‘Super Mario Bros. Wonder’ Almost Had a Live-Action Mario

Super Mario Bros. Wonder’s titular flowers can make the game Get Weird, whether it’s by changing the game’s stage or turning Mario into something slightly terrifying. One prototype idea in particular, however, would have temporarily turned the game into a live-action one.

During the development process of Wonder, the game’s team had an unprecedented amount of time to prototype its most important feature, Wonder Flowers. “At first, there were no rules on what constitutes a good Wonder effect vs. a not-so-good Wonder effect,” director Shiro Mouri said at the Game Developers Conference this week. Some were pretty simple, such as the first-year Nintendo employee who simply wrote “A Wonder Quiz Starts” on a sticky note with nothing else (that later became the game’s trivia flower). Others were more complicated and ambitious, but ultimately didn’t work with the game.

Like, for example, sound director Koji Kondo’s idea for a Wonder Flower that would have turned Mario into a live-action version of himself—a regular guy who would hum the background music and make the game’s sound effects himself.

“As an idea, it’s very funny,” Mouri said. But ultimately the idea was rejected because it was hard to see the connection between pre-Wonder flower effects, and during the live-action Wonder effect. It was also “hard to imagine the gameplay changing much by having Mario turn into a live-action version of himself,” Mouri said.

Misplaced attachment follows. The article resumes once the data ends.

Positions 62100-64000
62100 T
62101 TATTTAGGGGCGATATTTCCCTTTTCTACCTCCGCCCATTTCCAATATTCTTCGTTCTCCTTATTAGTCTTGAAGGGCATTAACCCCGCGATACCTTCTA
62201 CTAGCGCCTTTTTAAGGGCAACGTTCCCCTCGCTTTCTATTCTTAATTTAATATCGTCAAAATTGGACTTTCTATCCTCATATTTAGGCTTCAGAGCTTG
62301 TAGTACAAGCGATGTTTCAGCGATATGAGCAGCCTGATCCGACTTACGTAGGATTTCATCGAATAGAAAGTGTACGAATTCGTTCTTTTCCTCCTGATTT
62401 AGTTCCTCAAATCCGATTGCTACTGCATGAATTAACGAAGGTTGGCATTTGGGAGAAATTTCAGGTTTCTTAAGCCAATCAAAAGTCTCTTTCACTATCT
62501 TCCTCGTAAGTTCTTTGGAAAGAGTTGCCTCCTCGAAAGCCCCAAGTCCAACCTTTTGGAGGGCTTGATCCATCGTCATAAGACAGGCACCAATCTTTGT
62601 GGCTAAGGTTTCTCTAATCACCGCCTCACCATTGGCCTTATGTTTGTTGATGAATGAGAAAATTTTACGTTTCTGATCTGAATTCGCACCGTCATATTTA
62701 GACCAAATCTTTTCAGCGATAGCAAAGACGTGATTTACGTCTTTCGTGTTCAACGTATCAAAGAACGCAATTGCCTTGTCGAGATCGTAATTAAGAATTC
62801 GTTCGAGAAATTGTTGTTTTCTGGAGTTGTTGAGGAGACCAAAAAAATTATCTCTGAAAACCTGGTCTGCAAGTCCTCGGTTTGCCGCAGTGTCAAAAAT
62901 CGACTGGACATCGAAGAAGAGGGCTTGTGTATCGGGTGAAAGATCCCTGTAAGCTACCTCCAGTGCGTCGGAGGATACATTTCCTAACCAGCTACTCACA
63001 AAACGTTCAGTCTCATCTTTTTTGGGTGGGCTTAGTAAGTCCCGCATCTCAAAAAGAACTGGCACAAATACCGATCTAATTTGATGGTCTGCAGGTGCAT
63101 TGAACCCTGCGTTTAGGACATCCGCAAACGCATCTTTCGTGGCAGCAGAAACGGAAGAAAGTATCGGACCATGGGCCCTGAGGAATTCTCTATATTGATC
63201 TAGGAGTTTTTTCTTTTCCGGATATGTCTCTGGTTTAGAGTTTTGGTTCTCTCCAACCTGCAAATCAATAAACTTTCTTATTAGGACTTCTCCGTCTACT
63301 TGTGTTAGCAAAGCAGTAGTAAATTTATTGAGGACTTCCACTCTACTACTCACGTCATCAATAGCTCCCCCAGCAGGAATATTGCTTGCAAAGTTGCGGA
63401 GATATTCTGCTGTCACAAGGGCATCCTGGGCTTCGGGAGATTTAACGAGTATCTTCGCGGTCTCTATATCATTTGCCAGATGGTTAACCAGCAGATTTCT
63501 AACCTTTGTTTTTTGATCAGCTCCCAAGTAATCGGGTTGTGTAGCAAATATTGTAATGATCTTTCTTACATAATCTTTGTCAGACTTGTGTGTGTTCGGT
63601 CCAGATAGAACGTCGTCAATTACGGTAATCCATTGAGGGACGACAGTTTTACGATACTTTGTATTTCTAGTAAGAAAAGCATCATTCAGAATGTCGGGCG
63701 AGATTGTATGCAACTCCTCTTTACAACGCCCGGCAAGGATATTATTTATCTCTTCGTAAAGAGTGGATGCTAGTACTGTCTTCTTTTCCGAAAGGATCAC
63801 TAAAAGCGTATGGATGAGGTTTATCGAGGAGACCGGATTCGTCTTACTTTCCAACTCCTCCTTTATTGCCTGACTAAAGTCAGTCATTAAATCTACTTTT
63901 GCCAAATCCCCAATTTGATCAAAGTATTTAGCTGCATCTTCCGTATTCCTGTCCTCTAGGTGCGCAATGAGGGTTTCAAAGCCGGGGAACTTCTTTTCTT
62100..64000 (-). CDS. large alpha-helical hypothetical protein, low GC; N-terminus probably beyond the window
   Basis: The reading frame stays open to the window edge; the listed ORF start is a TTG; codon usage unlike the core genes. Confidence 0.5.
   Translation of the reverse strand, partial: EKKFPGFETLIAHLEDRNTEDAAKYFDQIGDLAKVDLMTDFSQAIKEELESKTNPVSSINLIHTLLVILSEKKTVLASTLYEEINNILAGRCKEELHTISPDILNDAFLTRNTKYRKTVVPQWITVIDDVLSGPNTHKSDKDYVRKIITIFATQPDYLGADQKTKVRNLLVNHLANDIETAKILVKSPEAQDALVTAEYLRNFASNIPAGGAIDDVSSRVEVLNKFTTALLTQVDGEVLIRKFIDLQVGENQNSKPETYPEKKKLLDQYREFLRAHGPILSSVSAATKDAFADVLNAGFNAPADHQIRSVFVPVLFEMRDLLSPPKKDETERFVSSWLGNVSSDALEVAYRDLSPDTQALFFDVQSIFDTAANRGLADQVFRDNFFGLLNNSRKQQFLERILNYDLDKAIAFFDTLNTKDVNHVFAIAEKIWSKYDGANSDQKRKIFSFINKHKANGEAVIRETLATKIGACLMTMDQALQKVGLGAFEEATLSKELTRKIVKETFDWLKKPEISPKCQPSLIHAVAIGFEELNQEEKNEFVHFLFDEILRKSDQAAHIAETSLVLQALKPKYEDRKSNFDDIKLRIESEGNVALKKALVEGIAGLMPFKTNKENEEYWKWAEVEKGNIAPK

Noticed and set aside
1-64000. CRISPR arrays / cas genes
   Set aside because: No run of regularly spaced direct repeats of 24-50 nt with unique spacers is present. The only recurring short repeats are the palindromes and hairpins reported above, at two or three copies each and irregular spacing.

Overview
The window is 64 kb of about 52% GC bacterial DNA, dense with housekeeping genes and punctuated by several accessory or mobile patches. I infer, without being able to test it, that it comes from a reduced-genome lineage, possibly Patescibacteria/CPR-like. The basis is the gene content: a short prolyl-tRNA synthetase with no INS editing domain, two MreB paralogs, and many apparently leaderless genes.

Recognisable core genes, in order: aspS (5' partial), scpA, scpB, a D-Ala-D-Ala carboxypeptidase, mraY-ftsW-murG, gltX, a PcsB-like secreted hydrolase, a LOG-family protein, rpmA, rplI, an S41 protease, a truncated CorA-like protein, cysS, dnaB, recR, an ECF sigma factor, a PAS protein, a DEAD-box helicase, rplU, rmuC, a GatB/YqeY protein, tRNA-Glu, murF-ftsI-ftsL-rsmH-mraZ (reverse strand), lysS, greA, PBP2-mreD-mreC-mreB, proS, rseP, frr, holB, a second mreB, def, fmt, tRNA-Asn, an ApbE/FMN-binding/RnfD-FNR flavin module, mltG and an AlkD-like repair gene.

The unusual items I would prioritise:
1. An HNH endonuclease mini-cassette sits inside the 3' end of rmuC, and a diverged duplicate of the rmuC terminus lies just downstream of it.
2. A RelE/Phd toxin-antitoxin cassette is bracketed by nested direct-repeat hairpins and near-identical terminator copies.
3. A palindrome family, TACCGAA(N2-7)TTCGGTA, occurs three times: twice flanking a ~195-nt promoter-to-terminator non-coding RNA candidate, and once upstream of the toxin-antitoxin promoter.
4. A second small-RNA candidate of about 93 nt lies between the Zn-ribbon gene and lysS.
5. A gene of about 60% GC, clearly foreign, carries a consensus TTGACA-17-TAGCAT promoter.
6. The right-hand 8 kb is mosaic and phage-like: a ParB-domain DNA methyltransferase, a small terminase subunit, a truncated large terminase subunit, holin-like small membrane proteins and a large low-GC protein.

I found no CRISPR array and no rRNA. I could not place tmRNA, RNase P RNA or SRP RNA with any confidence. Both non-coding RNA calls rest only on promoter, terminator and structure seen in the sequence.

As humorous as it would have been, it also might not have gone over well with players. Long-term Nintendo fans likely still remember the ill-fated 1993 live-action movie Super Mario Bros. movie, featuring Bob Hoskins as Mario. No offense to Hoskins, but the movie was a dud (even he thought so), and cemented the idea that maybe the overalls’d plumber is better when he’s animated. (See also: The Super Mario Bros. Movie.)

Wonder Flowers, though, ended up being Super Mario Bros. Wonder’s secret weapon. Still, for every great idea, there were many left in the discard pile. More than half of the Wonder Flower prototypes didn’t make it into the final game, Mouri said, including one that turned Mario’s head into a giant block that enemies have to eat. (Developers felt Mario’s head was so large there was no strategy to avoiding enemies and the mechanic turned the game into a mad dash to the end.)

Live-action Mario didn’t get totally scrapped, though. The team liked the idea so much they modified it to create the game’s final badge: Sound Off?, which replaces the game’s usual sound effects with an acapella version. (Think: A person saying “boing” when Mario jumps, rather than the usual sound.) “It was such an interesting idea it would have been ‘mottonai’ (a waste) to not use it,” Mouri said. The voice players hear when they use that badge? That would be Kondo, of course.

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